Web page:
Year 2: Day 6 in the BVI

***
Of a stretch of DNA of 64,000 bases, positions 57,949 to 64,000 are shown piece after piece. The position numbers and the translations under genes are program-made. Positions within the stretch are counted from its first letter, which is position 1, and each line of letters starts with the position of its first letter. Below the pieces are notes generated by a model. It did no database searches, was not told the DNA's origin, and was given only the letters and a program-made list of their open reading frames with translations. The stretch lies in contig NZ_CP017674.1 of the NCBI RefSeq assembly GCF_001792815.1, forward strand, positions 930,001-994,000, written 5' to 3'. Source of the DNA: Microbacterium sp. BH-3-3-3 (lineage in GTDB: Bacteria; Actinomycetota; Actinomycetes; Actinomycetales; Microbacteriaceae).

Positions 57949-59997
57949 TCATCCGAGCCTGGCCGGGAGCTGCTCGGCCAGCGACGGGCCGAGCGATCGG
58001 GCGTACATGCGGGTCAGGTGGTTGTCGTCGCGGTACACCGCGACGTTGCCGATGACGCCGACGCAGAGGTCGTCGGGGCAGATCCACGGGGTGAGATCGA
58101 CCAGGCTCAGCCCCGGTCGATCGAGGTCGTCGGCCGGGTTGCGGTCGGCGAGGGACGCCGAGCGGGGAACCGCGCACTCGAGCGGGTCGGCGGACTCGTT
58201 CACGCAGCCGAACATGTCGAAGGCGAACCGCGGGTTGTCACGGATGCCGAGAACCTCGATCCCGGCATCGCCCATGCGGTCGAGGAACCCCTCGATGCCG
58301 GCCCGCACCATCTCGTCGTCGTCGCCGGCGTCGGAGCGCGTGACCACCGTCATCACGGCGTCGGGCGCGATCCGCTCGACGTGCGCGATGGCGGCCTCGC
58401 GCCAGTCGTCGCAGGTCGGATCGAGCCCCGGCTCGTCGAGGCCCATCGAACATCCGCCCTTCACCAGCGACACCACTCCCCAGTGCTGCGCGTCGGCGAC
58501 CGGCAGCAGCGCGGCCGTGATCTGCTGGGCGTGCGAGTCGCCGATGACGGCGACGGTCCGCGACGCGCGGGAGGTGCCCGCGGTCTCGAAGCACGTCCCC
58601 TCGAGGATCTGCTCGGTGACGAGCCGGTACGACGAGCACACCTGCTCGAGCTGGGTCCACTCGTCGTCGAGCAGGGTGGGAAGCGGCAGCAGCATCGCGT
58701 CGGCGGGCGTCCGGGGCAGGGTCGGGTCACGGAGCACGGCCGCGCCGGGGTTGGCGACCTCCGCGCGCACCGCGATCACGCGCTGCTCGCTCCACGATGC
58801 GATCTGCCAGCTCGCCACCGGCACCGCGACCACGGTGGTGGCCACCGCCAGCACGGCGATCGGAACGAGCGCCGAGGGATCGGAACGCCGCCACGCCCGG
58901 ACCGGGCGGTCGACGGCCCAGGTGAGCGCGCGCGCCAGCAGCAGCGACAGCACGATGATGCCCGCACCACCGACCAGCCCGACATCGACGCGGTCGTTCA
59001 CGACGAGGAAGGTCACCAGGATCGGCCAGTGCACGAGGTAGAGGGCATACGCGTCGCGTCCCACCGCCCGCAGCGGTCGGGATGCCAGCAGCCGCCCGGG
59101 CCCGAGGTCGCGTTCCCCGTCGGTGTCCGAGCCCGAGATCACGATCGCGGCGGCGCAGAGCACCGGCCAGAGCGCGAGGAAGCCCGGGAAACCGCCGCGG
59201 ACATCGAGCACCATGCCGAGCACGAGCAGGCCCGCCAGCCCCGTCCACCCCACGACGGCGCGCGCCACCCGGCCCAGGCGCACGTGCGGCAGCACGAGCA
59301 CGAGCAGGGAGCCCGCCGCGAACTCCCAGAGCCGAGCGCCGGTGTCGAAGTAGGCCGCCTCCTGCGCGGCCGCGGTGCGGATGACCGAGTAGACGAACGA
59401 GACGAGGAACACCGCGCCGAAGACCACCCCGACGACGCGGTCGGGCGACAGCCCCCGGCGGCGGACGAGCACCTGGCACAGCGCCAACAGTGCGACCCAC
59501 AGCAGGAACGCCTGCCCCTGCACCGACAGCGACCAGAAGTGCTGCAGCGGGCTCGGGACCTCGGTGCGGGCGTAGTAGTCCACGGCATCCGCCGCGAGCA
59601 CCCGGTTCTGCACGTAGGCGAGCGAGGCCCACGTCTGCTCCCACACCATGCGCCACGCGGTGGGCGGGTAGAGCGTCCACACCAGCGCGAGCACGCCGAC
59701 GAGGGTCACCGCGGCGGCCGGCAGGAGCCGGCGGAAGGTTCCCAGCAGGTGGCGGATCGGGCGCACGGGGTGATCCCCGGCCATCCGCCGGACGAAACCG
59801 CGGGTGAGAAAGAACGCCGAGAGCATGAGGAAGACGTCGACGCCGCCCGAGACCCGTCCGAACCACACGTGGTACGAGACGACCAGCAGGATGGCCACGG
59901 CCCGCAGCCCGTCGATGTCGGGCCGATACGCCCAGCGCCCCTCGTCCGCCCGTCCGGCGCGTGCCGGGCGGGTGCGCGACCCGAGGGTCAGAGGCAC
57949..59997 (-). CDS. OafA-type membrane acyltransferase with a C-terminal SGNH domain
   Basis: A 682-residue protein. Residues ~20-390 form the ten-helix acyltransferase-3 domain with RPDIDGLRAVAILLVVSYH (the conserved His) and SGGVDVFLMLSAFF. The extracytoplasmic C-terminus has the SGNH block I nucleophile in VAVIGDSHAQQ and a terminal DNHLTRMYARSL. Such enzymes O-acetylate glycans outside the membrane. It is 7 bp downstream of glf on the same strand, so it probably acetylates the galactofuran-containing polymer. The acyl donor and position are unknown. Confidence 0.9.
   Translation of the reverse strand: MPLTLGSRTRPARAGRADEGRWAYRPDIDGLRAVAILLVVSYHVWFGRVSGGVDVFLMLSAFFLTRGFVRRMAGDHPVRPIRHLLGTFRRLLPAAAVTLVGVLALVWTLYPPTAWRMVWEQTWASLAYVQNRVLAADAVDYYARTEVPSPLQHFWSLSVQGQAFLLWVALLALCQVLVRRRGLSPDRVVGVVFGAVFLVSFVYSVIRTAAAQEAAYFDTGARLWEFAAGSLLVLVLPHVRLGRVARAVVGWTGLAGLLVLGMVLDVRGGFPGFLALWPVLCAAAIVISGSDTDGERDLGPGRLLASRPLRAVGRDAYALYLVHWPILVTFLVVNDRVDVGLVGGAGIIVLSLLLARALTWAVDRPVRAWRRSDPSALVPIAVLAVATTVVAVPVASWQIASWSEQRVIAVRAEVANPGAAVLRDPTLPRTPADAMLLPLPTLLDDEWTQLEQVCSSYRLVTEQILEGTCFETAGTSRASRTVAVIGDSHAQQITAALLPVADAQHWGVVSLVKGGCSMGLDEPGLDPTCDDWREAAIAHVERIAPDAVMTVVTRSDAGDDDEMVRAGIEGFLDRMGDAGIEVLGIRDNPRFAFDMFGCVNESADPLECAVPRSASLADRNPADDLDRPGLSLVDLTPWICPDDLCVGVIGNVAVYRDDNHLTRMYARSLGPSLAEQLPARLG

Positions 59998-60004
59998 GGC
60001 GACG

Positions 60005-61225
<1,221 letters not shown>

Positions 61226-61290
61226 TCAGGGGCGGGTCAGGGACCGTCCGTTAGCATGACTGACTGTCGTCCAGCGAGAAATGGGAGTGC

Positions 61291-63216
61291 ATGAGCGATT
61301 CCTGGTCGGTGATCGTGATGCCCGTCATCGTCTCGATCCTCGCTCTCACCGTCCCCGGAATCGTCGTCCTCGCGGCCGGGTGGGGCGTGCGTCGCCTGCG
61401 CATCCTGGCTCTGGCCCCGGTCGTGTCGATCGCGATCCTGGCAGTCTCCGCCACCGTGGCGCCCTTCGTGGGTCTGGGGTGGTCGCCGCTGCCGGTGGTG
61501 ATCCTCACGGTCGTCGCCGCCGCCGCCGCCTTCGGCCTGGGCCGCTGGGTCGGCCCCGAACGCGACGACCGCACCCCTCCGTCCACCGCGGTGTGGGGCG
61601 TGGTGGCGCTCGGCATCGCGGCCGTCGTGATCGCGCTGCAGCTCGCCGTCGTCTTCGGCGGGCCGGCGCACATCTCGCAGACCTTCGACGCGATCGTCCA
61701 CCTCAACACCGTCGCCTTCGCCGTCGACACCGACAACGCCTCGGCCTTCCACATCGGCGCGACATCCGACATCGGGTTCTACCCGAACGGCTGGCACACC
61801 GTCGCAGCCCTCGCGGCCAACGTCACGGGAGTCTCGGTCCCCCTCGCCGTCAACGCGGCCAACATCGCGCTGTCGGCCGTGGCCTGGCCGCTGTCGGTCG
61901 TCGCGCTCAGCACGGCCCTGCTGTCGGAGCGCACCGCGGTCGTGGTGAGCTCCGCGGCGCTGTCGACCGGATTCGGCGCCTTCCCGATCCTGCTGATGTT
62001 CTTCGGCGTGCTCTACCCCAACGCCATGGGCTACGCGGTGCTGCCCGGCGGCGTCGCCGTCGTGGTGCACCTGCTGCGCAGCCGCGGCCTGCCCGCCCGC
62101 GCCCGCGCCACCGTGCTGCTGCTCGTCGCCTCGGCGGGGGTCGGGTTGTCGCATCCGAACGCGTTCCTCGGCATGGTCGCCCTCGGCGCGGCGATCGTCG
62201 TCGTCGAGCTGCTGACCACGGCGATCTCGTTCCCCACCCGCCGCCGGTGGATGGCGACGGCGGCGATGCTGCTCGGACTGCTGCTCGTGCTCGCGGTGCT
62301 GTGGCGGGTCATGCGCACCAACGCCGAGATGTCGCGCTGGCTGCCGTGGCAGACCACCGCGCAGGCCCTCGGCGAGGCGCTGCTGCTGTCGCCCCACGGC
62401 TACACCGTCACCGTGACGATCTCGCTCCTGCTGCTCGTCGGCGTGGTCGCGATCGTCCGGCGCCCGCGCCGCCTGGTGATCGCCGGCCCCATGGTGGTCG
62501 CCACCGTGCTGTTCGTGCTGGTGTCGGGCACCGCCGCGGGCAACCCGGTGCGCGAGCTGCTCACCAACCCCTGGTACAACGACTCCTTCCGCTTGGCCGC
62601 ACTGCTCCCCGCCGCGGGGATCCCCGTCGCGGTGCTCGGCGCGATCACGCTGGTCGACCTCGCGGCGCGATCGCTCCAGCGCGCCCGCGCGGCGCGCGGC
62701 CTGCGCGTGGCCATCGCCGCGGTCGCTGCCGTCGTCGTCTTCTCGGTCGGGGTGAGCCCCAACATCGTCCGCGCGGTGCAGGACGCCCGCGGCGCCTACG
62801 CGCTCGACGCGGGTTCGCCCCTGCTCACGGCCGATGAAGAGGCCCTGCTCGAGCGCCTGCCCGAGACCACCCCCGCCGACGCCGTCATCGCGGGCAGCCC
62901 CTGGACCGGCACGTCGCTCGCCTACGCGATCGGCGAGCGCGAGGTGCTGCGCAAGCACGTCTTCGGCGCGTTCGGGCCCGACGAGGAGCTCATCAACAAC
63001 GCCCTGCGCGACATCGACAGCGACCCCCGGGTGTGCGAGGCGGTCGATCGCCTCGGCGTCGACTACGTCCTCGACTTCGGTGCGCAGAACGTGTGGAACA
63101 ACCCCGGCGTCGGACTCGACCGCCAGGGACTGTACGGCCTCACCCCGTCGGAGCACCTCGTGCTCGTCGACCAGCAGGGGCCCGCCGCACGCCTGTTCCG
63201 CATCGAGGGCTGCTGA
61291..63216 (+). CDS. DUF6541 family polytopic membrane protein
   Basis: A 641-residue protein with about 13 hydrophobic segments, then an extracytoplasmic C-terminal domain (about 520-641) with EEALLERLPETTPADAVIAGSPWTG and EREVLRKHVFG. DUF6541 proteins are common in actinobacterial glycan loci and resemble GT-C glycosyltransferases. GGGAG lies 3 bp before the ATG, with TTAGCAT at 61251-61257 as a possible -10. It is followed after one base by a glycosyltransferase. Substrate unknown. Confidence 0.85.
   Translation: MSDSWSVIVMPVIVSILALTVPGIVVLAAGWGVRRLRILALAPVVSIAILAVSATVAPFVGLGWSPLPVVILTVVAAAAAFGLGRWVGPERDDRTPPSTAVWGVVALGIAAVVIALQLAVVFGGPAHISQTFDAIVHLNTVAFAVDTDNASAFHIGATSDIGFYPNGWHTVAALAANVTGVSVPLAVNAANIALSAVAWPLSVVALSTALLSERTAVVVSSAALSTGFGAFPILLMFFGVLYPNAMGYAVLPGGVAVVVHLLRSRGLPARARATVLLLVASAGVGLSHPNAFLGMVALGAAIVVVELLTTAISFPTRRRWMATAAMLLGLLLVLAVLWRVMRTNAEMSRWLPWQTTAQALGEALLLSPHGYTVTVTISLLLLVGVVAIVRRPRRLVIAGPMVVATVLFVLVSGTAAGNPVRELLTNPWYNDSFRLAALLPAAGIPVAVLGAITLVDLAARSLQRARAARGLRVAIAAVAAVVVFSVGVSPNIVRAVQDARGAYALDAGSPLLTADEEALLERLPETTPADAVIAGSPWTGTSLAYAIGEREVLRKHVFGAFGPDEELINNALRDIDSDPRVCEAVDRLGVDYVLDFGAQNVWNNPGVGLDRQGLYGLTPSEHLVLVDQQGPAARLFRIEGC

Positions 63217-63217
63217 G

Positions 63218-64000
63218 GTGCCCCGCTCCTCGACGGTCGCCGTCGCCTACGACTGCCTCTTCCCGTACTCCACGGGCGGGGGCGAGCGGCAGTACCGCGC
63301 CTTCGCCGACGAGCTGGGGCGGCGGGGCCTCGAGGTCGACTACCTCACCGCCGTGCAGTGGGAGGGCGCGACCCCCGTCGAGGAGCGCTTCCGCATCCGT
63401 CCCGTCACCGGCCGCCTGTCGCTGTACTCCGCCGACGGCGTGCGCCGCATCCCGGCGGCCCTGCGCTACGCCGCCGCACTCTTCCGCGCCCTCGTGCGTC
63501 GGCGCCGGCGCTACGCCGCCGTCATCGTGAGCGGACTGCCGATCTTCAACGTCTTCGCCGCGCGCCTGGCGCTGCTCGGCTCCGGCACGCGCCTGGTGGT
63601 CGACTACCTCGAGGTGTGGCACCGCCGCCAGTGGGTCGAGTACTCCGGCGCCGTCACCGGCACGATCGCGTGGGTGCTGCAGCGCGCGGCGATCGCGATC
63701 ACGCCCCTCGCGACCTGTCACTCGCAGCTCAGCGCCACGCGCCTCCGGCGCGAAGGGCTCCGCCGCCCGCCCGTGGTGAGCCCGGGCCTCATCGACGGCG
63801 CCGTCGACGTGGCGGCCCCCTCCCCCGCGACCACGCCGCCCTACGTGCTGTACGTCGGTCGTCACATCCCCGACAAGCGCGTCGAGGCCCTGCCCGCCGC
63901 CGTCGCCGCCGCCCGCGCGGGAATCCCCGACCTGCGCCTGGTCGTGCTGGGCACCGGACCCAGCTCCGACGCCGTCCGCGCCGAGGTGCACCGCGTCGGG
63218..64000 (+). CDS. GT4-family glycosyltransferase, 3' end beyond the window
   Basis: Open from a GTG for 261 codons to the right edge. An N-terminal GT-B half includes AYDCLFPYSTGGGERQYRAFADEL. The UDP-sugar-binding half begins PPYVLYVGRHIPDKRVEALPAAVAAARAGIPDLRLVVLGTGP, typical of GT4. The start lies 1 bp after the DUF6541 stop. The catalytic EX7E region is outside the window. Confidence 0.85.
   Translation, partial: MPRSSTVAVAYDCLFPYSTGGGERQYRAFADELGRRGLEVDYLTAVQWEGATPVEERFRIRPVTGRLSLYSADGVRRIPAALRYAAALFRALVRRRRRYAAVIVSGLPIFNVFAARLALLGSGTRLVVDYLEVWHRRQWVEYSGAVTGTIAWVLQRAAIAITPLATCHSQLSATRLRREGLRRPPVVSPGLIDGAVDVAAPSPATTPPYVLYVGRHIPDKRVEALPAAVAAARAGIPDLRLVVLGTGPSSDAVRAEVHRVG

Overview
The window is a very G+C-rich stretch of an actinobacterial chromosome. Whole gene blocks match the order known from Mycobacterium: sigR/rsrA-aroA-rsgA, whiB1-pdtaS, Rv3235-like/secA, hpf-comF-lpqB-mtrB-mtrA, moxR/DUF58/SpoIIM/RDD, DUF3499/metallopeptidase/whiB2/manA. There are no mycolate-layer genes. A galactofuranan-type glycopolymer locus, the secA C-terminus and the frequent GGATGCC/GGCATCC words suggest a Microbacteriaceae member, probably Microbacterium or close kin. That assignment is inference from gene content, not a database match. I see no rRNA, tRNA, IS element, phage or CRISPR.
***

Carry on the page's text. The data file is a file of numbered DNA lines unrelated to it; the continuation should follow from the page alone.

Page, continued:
Today is our final project presentation day. The day started off the same as the others but breakfast was at Lime tree cabin. Everyone was able to sleep in 30 extra minutes this morning which was supposed to be very nice, but my other two cabin mates did not tell Luke Gomez and I up so we woke up at 7 am and showed up to the breakfast cabin at 7:30 am and waited til 8am for breakfast to end. We walked down to the Wifi room for a 9:15 am meeting after breakfast and a lady named Shannon came from the BVI marine conservation company to teach us about turtle life cycles and migratory paths. Fun fact, she taught us that the turtles that tagged off the coast of Anagoda island have some of the fasted growth rates in the world. She also taught us that one turtle they tagged traveled around 10,000 kilometers its its life cycle throughout its juvenile phase to its adult and mating phase. After the meeting, myself and Luke were switched to team Sea Monkey for the day to go out on a sea turtle and catching adventure. Gaz drove us out to an island and a team of 5 towers holding onto ropes were dragged behind the boat in search of either hawksbill or green sea turtles. Either Jack Lynch or Luke Gomez spotted a hawksbill sea turtle and they began the hunt to catch it physically. The last 5 including myself on the boat also jumped in to try and catch the turtle. The catch lasted about 10 minutes and I had 1 and on the sea turtle three times and was unable to get a second hand on there to bring it up to the surface. That made me mad haha. Immediately after I had my hand on the turtle for the third time, Cooper Marshal dove down and snagged the turtle. He brought the hawksbill turtle onto the boat and began the tagging with Shannon. The first step in tagging is writing down all of the dimensions to the turtles. Cooper measured the width of the shell, the length of the shell, the width of the head, and the length of the tail. The next step was tagging each flipper and injecting a satellite tag in the turtle neck. After this was completed, Shannon grabbed the turtle for a group picture and handed it to me to release it back into the water. I had to wait for the turtle to take a breath because the turtle actually could have suffocated if I threw it into the ocean before it took a breath. Now it was my teams turn to jump in. My team was dragged behind the boat for about 20 minutes and didn’t see a single sea turtle. We had to fight off schools of Jellyfish and moon jellies which was rough because I got stung in the face twice, the next once, the arm twice, and the leg twice. It didn’t feel very good haha. After 20 minutes, we came aboard the boat and drove back to the marina. Marine 2 guys had a special activity with Jeff in the afternoon. Before we went out to our dive, he treated us to lunch, told us his life story on how he became a dive instructor and owner of Dive BVI, and taught us multiple life lessons. Life lessons 1-5 are strictly for marine 2 ears only so I am unable to tell anyone except graduated marine 2 students. For example, life lesson number 87 is “stay away fro the pointy ends” and life lesson 32 is “be specific.” After lunch, we headed out to the Jesuit reef, set up our dive equipment, did a back roll into the ocean, and swam about 100 meters out to the dive site against the current which was very tough and tiring. Once we got to the site, my dive buddy John Sauer and I took picture ps of all the existing coral still alive and well at the site that were planted last year. There were only 7-8 stag horn coral strands still alive and they were very healthy and were growing. After we finished with the pics, we dove back to the boat underwater to avoid the current and I ended the dive with about 2000 psi. It was an easy dive and I didn’t see anything really specific besides reef fish that stuck out to me. I them exited the water, stored my dive gear and had a toast with Jeff and the Marine 2 guys in Thanks for everything we had done and in Thanks for all of the dive staffs help with our projects and leading the dives. We toasted a Dr. pepper and it was a big deal to drink one with Jeff because apparently he doesn’t share them with anyone so I was very thankful. We then drove back to the marina and was picked up by Andrea to take us back to Guavaberry. She brought us back and I immediately showered and had about one hour until My project group presented our project. The pressure was on then and I began to get a little nervous. Our group practices and rehearsed our parts a couple times and I felt a lot more confident about presenting. Our group presented first and the presentation lasted about 20 minutes and it was really good in my opinion. Hopefully the teachers and Dive instructors think the same. After we presented, everyone chilled outside while the other groups presented and we waiting for dinner. Dinner was on the beach and it was very relaxing and good because it was pizza once again, which tasted amazing. Talking with the dive instructors was awesome and very fun. The day was great and I can’t wait to have another relaxing today tomorrow.